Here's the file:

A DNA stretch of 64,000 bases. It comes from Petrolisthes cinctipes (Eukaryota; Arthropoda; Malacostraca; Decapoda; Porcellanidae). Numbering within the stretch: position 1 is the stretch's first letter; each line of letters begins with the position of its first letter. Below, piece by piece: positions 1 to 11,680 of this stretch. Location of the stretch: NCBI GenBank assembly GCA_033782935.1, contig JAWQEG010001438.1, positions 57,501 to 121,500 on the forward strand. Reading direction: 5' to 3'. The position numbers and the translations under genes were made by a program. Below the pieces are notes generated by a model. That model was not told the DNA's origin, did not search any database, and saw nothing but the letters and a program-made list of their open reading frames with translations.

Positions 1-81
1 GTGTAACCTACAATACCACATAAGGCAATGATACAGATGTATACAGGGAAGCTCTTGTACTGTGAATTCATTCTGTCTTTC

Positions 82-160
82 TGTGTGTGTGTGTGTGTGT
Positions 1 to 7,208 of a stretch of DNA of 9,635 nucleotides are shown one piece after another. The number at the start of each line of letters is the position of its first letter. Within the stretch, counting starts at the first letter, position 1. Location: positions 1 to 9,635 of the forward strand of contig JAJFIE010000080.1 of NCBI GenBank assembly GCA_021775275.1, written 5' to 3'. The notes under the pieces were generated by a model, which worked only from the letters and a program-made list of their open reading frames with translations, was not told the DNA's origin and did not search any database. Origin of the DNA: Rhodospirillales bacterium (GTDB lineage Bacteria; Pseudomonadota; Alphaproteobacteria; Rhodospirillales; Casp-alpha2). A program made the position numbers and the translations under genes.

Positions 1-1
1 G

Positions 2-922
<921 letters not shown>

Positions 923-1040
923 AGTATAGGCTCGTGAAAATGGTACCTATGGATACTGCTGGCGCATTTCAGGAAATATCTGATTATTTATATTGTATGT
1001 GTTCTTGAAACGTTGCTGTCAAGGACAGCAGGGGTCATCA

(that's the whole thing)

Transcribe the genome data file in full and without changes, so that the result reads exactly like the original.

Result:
A DNA stretch of 64,000 bases. It comes from Petrolisthes cinctipes (Eukaryota; Arthropoda; Malacostraca; Decapoda; Porcellanidae). Numbering within the stretch: position 1 is the stretch's first letter; each line of letters begins with the position of its first letter. Below, piece by piece: positions 1 to 11,680 of this stretch. Location of the stretch: NCBI GenBank assembly GCA_033782935.1, contig JAWQEG010001438.1, positions 57,501 to 121,500 on the forward strand. Reading direction: 5' to 3'. The position numbers and the translations under genes were made by a program. Below the pieces are notes generated by a model. That model was not told the DNA's origin, did not search any database, and saw nothing but the letters and a program-made list of their open reading frames with translations.

Positions 1-81
1 GTGTAACCTACAATACCACATAAGGCAATGATACAGATGTATACAGGGAAGCTCTTGTACTGTGAATTCATTCTGTCTTTC

Positions 82-160
82 TGTGTGTGTGTGTGTGTGT
Positions 1 to 7,208 of a stretch of DNA of 9,635 nucleotides are shown one piece after another. The number at the start of each line of letters is the position of its first letter. Within the stretch, counting starts at the first letter, position 1. Location: positions 1 to 9,635 of the forward strand of contig JAJFIE010000080.1 of NCBI GenBank assembly GCA_021775275.1, written 5' to 3'. The notes under the pieces were generated by a model, which worked only from the letters and a program-made list of their open reading frames with translations, was not told the DNA's origin and did not search any database. Origin of the DNA: Rhodospirillales bacterium (GTDB lineage Bacteria; Pseudomonadota; Alphaproteobacteria; Rhodospirillales; Casp-alpha2). A program made the position numbers and the translations under genes.

Positions 1-1
1 G

Positions 2-922
<921 letters not shown>

Positions 923-1040
923 AGTATAGGCTCGTGAAAATGGTACCTATGGATACTGCTGGCGCATTTCAGGAAATATCTGATTATTTATATTGTATGT
1001 GTTCTTGAAACGTTGCTGTCAAGGACAGCAGGGGTCATCA